Recently, I went on a gambling boat. It wasn't that the student loans had gone into default, or that I owed money and liked having kneecaps. The occasion was the Annual Banquet for the Environmental Health Department at the Volusia County Health Department. Although I was looking forward to the evening, I have to confess to a bit of trepidation. I don't know about you, but I have a bad memory for faces and names. When someone comes up to me at work, at least I can glance down at their badge and get a first name out of it. When people are out of their context, however, it can be difficult. I am eternally grateful for the ability to nod and smile. A lot.
Before the ship leaves the port, you're given the speech about safety afloat, which prompted a flight attendant friend of mine to involuntarily gesture toward the exits. (This is the same friend who has decided that in the event of a real emergency in an airplane, there will be little need for a calm announcement from the flight crew, because the blazing fireball in the middle of the cabin would probably give it away.)
The boat leaves the dock at 7 p.m., but apparently the gambling can t start until you get outside of territorial waters. So as the engines rumble and the boat moves farther from the dock, you see a mass migration of patrons from the free buffet (consisting of rolled cold cuts, small bread rolls and industrial strength cafeteria cookies) to seats at the gaming tables and slot machines. Standing on the balcony above the casino, you see them assume their positions. I suppose the positive way to look at it would be that they re eager soldiers in the combat against the odds. To me, they seem like endless herds of deer in headlights. When you look at them closely, you get the eerie feeling that you can almost predict what's going to happen to many of them. The older person by the slot machine is about to lose a Social Security check. The young woman at the blackjack table will have a smaller bank account when the evening's through. And the very intense man fidgeting next to the craps table is not going to pay off that debt tonight, but will only invite another.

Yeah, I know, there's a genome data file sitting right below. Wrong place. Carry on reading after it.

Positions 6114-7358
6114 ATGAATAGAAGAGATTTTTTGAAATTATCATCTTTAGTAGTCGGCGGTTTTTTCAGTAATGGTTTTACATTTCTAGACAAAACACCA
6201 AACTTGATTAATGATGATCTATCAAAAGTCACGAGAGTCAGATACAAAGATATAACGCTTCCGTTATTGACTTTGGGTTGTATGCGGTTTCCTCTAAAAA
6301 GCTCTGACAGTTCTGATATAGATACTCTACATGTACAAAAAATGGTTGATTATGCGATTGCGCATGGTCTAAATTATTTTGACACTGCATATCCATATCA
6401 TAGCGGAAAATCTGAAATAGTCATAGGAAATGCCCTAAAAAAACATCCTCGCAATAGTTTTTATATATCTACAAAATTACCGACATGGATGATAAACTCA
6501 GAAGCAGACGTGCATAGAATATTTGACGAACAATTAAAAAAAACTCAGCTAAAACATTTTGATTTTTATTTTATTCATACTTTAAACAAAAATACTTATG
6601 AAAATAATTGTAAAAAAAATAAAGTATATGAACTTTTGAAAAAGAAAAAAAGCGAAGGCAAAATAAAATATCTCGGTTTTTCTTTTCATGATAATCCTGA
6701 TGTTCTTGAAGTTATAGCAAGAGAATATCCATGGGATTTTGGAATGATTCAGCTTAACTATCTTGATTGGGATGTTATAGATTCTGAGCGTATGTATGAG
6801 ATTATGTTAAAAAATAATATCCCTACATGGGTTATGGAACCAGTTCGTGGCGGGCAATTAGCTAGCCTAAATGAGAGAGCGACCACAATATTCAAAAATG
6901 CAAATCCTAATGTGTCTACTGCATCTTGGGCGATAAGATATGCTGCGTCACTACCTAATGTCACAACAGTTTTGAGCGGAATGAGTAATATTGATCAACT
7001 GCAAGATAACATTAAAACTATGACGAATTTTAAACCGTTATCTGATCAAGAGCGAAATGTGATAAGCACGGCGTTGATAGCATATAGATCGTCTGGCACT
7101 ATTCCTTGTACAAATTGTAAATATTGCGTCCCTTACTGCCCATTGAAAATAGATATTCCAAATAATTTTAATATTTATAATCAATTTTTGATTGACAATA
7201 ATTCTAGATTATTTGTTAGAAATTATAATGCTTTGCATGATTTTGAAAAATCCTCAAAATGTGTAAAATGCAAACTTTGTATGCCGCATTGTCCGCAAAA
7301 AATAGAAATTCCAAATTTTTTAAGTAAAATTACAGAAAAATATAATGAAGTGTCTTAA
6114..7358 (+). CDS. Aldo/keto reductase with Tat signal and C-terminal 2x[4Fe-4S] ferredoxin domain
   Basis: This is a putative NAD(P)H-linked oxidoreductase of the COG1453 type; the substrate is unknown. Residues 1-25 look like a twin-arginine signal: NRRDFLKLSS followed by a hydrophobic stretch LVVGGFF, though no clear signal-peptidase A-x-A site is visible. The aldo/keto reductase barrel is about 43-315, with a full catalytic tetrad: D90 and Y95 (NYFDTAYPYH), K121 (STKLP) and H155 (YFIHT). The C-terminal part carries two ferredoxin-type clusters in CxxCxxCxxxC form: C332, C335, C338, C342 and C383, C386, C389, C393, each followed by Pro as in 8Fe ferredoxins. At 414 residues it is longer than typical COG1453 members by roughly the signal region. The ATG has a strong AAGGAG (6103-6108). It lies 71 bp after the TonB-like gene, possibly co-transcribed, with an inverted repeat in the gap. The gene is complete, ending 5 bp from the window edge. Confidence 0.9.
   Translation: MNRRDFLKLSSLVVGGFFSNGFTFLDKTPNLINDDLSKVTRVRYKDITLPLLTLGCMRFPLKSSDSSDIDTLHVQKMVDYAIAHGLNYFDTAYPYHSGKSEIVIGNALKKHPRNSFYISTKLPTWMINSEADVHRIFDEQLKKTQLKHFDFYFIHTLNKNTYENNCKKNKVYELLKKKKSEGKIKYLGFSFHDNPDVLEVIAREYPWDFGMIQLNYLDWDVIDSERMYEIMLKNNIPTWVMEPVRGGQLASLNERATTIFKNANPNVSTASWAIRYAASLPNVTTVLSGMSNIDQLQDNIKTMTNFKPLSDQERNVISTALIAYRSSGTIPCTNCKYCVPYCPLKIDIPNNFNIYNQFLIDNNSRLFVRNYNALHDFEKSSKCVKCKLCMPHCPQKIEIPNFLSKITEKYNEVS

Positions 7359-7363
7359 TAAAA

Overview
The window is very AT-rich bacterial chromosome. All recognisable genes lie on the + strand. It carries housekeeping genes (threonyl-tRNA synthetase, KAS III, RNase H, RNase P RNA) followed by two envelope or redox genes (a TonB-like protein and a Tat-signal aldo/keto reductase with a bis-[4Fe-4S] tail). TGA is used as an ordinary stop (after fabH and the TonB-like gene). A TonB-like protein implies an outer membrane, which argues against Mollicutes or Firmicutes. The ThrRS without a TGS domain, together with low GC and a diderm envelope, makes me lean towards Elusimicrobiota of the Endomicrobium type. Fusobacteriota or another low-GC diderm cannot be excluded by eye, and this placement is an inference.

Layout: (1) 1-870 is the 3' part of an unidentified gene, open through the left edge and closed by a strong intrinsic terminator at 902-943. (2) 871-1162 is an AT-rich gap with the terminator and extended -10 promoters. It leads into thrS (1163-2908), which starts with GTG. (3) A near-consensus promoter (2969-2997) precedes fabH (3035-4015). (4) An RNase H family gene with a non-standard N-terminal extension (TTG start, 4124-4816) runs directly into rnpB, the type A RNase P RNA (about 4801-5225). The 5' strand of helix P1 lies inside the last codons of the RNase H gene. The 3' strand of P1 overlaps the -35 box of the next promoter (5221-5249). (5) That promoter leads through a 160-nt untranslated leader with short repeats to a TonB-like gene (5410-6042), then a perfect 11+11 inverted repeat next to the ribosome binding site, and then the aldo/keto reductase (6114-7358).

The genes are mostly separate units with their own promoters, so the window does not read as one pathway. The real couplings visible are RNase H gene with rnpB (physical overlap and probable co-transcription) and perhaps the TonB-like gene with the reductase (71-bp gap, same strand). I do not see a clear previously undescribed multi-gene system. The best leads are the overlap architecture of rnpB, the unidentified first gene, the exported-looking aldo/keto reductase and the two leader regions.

I started to feel very badly for these people. Granted, my concern may well be misplaced. It's up to us as individuals to decide what to do with our money and whether to confront the prospect of loss. If you've got the money to blow, nobody else depends upon it and you're not going to feel it the next day, you've got the perfect right to toss it away. I realize that it may just be me who doesn't delight in walking into a casino with 500 bucks knowing that two hours and three drinks later, most of it will be gone. But I couldn't help thinking that the casino was taking advantage of these people, preying on their desire to hit the jackpot, to win enough to take them out of their own lives for just a short time.
I know that the casino sees them differently. They re people and customers, but mostly they re revenue centers. The boat sees the patrons as numbers. There's nothing wrong with that: it's reflective of the system in which we live. The paradox that struck me is that despite my mental protestations to the contrary, this is exactly how I've come to see people in public health.